by Don Peat
Start hoarding your tokens, again.
Just 13 months after a massive 25-cent fare hike took effect, the TTC is proposing to hit Torontonians with a 10-cent hike starting Feb. 1, despite Mayor Rob Ford and TTC chairman Karen Stintz vowing to derail it.
Ford lamented the hike — estimated to raise $24 million for the transit service — while lauding the city staff for coming through with his property tax freeze.
TTC commissioners will meet Wednesday to discuss the proposed hike as well as reducing hours on 48 bus routes for $7-million saving.
“I did not want to agree to this,” Ford told reporters Monday. “I am not happy about this. In fact, my staff has been working night and day, through the weekend to find another option.”
The mayor also vowed he wants to see measurable improvement in the TTC’s customer service by Sept. 1.
“No matter what happens, folks, I’ve made it quite clear, the TTC must improve station cleanliness and customer service,” Ford said.
The cash fare would not change but tokens would cost $2.60 instead of $2.50. Weekly passes, Metropasses, day passes and post-secondary Metropasses would all see an increase. Child fares would remain the same.
TTC chairman Karen Stintz said she does not want a fare hike.
“I would go so far as to say that nobody in this city wants a 10-cent fare increase if we can find a way to avoid it,” Stintz said. “That is our work over the next few days and I take that work very seriously.”
Increased ridership were forcing costs up, she said. She stressed the TTC has already found some internal efficiencies.
“We were given a direction that the city subsidy would be stable and in light of that, and with growing ridership, we needed to find a way to close the gap,” she said.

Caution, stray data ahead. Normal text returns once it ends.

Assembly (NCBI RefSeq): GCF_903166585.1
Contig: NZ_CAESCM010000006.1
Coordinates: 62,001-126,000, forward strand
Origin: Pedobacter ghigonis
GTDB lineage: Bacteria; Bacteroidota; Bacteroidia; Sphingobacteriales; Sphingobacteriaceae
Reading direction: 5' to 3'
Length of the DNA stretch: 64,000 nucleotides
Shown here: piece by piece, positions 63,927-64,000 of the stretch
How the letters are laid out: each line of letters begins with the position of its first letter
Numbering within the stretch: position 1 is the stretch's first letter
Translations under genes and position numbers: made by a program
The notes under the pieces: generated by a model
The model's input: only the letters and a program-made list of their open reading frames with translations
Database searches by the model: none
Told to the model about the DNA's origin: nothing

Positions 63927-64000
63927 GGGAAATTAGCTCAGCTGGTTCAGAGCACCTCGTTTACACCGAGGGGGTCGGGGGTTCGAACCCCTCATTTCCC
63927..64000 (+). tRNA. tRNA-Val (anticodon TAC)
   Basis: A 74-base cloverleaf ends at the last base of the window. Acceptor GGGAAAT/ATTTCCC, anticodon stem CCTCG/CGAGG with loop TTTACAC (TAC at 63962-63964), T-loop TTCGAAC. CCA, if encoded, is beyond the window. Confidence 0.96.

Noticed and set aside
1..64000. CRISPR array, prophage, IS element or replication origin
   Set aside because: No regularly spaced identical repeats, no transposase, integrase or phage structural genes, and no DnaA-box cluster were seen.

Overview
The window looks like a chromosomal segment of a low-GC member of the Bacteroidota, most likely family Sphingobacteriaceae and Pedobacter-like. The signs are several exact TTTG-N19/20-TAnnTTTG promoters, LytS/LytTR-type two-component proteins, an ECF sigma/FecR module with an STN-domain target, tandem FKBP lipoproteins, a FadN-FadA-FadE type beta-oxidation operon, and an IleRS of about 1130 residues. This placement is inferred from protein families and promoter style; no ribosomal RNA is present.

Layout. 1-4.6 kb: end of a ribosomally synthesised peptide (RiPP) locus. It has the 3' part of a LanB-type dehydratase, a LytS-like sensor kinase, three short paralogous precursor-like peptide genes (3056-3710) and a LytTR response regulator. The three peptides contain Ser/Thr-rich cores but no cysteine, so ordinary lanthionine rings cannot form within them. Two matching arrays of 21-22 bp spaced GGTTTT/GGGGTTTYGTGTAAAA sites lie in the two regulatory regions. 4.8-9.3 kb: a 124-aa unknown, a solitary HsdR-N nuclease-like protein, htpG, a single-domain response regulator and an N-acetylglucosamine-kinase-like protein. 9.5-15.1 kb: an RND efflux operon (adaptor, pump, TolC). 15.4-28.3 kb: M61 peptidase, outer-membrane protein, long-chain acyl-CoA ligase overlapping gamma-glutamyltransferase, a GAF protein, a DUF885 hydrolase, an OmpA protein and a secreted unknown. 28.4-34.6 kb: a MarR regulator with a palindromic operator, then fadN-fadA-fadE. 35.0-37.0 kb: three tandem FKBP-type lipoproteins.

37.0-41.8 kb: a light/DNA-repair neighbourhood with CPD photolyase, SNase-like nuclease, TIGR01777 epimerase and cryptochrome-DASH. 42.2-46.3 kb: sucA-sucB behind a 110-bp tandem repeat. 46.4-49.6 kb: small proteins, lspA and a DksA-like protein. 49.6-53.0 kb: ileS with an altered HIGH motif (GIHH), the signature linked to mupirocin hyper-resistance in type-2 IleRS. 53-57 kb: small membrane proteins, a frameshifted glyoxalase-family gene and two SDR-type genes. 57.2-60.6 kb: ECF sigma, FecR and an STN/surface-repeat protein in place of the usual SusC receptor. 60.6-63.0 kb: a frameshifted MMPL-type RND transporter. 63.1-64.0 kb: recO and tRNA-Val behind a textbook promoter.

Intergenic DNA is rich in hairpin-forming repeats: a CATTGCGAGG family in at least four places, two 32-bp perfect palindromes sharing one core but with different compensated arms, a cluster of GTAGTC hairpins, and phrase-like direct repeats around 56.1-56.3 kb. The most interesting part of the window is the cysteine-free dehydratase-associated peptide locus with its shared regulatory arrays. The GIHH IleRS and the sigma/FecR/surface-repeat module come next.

While hours will be adjusted on 48 “underperforming” routes that have no more than 12 passengers boarding in an hour, Stintz stressed “nobody will be losing a route.”
Councillor Paula Fletcher said she never would have supported cutting the personal vehicle tax if she knew a fare hike was going to be proposed a month later.
“It’s respect for taxpayers who own cars,” she said. “Eliminating hours on 48 bus routes is actually a major service cut.”
TTC chief general manager Gary Webster said it costs $3 to put each additional customer on the TTC.
“We only get through our average fares, less than $2,” Webster said. “If our ridership was to go up 10 million rides year over year, the average impact on the TTC is going to be an increase in our costs of $10 million.”
“As much as increased ridership is exactly what the city is challenged to do and challenged us to do to get people out of their cars because we’re not building, according to the official plan, any more roads in the city, ridership growth is a good thing but it costs us money,” he said.
Former budget chief Shelley Carroll said the last 25-cent fare hike led to the TTC’s booming surplus and she’s not willing to vote for another increase.
“I think they will find the community is loath to accept that they need another dime at this point in time,” Carroll said.
Councillor Josh Matlow calculated the proposed $5 increase on the cost of a monthly Metropass works out to exactly $60 — the annual cost of the now scrapped car tax.
“How could we possibly withdraw a vehicle tax, which I never agreed with, but then put the onus of paying the city’s finances on TTC riders?” Matlow said. “It’s the wrong shift. That’s just fundamentally wrong. It sends the wrong message to everybody in Toronto.”
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